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Recalling Mixed Emotions

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  • Jennifer Aaker
  • Aimee Drolet
  • Dale Griffin
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    Abstract

    In two longitudinal experiments, conducted both in the field and lab, we investigated the recollection of mixed emotions. Results demonstrated that the intensity of mixed emotions is generally underestimated at the time of recall-an effect that increases over time and does not occur to the same degree with unipolar emotions. Of note, the decline in memory of mixed emotions is distinct from the pattern found for memory of negative emotions, implying that the recall bias is diagnostic of the complexity of mixed emotions rather than of any association with negative affect. Finally, the memory decay effect was driven by the felt conflict aroused by the experience of mixed emotions. (c) 2008 by JOURNAL OF CONSUMER RESEARCH, Inc..

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    Bibliographic Info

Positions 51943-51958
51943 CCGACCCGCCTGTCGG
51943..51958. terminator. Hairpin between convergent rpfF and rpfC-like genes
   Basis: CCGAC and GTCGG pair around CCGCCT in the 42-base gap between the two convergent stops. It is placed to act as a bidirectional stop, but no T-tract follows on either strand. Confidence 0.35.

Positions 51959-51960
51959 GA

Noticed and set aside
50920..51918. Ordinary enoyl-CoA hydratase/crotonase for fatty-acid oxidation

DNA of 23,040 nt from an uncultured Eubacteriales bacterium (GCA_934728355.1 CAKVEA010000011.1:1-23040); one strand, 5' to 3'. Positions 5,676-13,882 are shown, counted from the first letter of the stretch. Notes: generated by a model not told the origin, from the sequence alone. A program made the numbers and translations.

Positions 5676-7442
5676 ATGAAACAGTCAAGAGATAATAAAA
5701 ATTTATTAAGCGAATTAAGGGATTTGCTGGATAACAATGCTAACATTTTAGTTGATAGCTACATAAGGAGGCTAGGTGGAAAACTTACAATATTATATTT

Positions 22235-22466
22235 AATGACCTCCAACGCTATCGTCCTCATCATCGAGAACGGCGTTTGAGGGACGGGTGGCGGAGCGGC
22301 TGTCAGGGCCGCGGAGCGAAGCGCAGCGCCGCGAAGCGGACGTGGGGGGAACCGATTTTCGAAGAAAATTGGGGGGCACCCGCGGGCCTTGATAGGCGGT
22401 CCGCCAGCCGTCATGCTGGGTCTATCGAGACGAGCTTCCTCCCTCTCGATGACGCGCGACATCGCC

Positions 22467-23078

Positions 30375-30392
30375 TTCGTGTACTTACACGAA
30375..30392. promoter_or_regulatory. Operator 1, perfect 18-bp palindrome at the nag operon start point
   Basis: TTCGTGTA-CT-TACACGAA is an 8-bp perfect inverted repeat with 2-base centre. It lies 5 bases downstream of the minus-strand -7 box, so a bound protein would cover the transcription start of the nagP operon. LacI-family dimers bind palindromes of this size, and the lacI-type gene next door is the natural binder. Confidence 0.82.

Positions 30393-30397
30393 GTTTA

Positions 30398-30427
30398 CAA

Article provided by University of Chicago Press in its journal Journal of Consumer Research.

    Volume (Year): 35 (2008)
    Issue (Month): 2 (04)
    Pages: 268-278

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    Handle: RePEc:ucp:jconrs:v:35:y:2008:i:2:p:268-278

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    Web page: http://www.journals.uchicago.edu/JCR/

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    Cited by:
    1. Ursavas, Baris & Hesapci-Sanaktekin, Ozlem, 2013. "What happens when you're lost between happiness and sadness?," Journal of Business Research, Elsevier, vol. 66(7), pages 933-940.
    2. Rothman, Naomi B., 2011. "Steering sheep: How expressed emotional ambivalence elicits dominance in interdependent decision making contexts," Organizational Behavior and Human Decision Processes, Elsevier, Elsevier, vol. 116(1), pages 66-82, September.

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